Documentary captures story of Lusk brothel owner Dell Burke

Documentary captures story of Lusk brothel owner Dell Burke


For six decades, Dell Burke’s Yellow Hotel brothel anchored Lusk’s main street.

Burke was more than a madam, however. She donated to local charities and churches, paid for locals’ college educations and loaned the town money during the Great Depression.

Burke is gone, and so is her Yellow Hotel. But those who knew her recounted their memories of Burke as a shrewd entrepreneur and a generous philanthropist in a new documentary about her life set to debut later this month.

Documentary filmmaker Dennis Rollins captured her story through the people who knew her and her unique presence in Wyoming to help keep it from fading away. His film, “Dell Burke and the Yellow Hotel,” will run on Wyoming PBS at 9:30 p.m. March 30.

Wyoming was home to many frontier brothels, but the Yellow Hotel and its owner were a different story, he said. Burke managed to run her business openly on a main street from 1919 to 1978. Some even say she owned most of Lusk’s power company and threatened to shut off the electricity when a sheriff tried to close the Yellow Hotel, Rollins said.

The film features interviews with locals, actors portraying scenes from Burke’s life and original music by Casper musician Cory McDaniel.

“This is going to be one of the few things that is going to be left to remind people of this great story — how much she helped the town and how much she cared about the town,” Rollins said.

A Wyoming story

Rollins was working on a separate project, the Wyoming Portraits series, when he happened across the story of Dell Burke.

The filmmaker was in Lusk filming the Legend of the Rawhide pageant when he drove by the dilapidated Yellow Hotel. He’d heard some of its stories a couple years before while filming a family reunion in town.

He found an open doorway and shot footage while exploring the building.

In 2012, shortly after his visit, the town burned the building down because it was deemed a safety hazard.

His are the last images of the hotel, he said. He later interviewed an elderly man about his memories of the hotel, just before the man died.

“I had a couple of things there that could never be captured again, and so that was kind of the impetus for me to say, ‘You need to do something with this,’” Rollins said.

Support from Wyoming actors and business owners made the documentary possible, Rollins said. Part of the film was shot at the Higgins Hotel in Glenrock, and the main street was blocked off and lined with 1950s cars.

“Everybody involved was doing this for free,” Rollins said. “They just did it because they thought it was a worthwhile project.”

Actors portray Dell Burke and the Lusk residents of her time. Actress Dawn Anderson Coates in the title role even wears Burke’s clothes and drives her prized car, which Rollins now owns. He tracked down the New Yorker just hoping for a photo, but said he couldn’t pass it up when he found out it was for sale.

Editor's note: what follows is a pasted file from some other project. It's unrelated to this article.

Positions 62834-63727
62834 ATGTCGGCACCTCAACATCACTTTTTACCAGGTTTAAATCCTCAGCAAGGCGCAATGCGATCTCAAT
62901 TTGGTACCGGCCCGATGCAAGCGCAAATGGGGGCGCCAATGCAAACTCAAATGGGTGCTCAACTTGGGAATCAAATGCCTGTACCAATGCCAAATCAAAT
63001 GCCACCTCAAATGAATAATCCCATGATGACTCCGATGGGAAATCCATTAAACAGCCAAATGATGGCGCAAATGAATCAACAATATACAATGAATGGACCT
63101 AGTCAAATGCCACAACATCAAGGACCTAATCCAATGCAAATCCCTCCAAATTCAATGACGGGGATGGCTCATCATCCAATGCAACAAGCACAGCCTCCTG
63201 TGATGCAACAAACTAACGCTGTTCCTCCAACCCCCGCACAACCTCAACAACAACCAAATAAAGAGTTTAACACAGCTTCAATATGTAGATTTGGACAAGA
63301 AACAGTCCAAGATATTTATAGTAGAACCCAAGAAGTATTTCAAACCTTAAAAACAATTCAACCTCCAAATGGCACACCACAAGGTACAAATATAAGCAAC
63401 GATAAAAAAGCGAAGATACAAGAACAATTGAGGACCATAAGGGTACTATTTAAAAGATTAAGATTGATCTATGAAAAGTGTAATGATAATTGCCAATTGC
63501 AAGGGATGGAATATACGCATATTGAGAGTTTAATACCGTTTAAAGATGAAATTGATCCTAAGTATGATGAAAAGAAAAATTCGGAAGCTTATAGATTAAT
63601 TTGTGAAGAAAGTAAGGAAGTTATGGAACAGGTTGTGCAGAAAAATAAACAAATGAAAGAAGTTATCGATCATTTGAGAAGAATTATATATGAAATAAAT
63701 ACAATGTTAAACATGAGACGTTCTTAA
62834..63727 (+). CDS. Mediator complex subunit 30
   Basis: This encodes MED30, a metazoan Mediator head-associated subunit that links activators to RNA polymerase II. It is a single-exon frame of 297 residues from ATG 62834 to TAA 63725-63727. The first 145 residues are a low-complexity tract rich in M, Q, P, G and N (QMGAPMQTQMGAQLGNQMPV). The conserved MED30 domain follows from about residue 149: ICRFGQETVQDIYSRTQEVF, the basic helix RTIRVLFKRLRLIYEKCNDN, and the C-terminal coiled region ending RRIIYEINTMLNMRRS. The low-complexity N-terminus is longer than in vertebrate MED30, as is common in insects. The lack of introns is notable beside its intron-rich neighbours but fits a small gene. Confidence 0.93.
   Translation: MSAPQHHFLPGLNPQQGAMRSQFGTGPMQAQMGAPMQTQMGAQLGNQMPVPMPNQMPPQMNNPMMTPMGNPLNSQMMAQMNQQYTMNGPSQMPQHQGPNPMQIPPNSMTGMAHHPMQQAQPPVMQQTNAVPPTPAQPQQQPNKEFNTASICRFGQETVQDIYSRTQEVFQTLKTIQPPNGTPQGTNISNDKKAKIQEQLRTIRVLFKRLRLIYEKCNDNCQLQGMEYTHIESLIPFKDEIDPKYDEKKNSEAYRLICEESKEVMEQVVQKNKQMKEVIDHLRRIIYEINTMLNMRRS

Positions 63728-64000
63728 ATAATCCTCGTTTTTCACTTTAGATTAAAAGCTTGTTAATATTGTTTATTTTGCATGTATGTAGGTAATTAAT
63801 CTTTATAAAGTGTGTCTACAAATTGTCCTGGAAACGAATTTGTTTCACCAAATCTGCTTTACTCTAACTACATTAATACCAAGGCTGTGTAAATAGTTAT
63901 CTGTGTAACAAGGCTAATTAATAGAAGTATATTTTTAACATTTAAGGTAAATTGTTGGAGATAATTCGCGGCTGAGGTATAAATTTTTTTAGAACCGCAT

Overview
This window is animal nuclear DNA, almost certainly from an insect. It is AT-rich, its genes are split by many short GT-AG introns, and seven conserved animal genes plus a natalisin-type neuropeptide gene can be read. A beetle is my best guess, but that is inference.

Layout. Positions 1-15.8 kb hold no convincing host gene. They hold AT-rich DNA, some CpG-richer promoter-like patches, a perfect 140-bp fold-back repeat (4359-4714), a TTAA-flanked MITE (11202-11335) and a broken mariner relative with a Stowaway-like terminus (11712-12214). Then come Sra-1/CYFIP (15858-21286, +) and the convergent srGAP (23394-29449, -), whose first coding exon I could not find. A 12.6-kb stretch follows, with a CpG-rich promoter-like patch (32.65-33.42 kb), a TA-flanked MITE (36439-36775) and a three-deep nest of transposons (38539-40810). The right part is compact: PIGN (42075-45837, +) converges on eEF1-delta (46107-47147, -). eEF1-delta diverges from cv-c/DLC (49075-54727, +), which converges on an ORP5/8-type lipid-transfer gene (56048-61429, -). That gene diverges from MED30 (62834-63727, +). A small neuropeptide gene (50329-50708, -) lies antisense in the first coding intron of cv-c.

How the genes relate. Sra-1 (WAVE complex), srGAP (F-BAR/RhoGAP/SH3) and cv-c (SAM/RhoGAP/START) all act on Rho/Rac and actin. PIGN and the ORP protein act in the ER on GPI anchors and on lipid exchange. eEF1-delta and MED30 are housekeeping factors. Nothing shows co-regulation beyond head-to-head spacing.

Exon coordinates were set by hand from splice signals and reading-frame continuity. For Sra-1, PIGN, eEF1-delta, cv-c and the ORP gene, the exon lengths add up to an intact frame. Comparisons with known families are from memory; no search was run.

The scenes depicting her life show her making sure her employees didn’t spread gossip about their clients and embarrass townsfolk. Burke kept a low profile, Rollins said. For example, when she arrived for the first time at her hairdresser, she asked if she needed to slip in by the back door. The hairdresser, interviewed in the film, told Burke to come in the front door like everyone else.

“You know, everybody that I talked to that knew her — nobody had a bad word to say about her,” Rollins said.

The story of Dell Burke and the Yellow Hotel isn’t one of a brothel, he said.

“I guess I would like people to watch this and enjoy it, first of all, but also to know that we’re trying to save a piece of Wyoming history that is vanishing, and there’s not going to be people around to talk about it,” Rollins said. “And just to realize what a wonderful person she was and everything that she did for her community while operating a completely illegal business.”

History in music

Casper musician McDaniel grew fascinated with the story after Rollins approached him about music for the film. He ended up writing 12 songs, a handful of them featured in the documentary.

The music styles range from ragtime — hearkening to the era when she opened shop — to a rock tune celebrating the day she bought her new 1955 Chrysler New Yorker, McDaniel said.

Rollins worked some of McDaniel’s songs lyrics into scenes, including one based on a true story the musician heard from a former Yellow Hotel patron.

McDaniel was impressed with how Burke pulled off her business, which began before women nationally gained the right to vote, he said. Burke succeeded by her wit, fell in love with a man who died of a heart attack and and cared for her employees and the town, he said.

Her character and life is a rich story containing comedy and tragedy — ”every bit of life is in there,” he added. The documentary captures that story and her personality, he said.

“I really wish I could have met her,” McDaniel said.

Follow reporter Elysia Conner on Twitter @erconner


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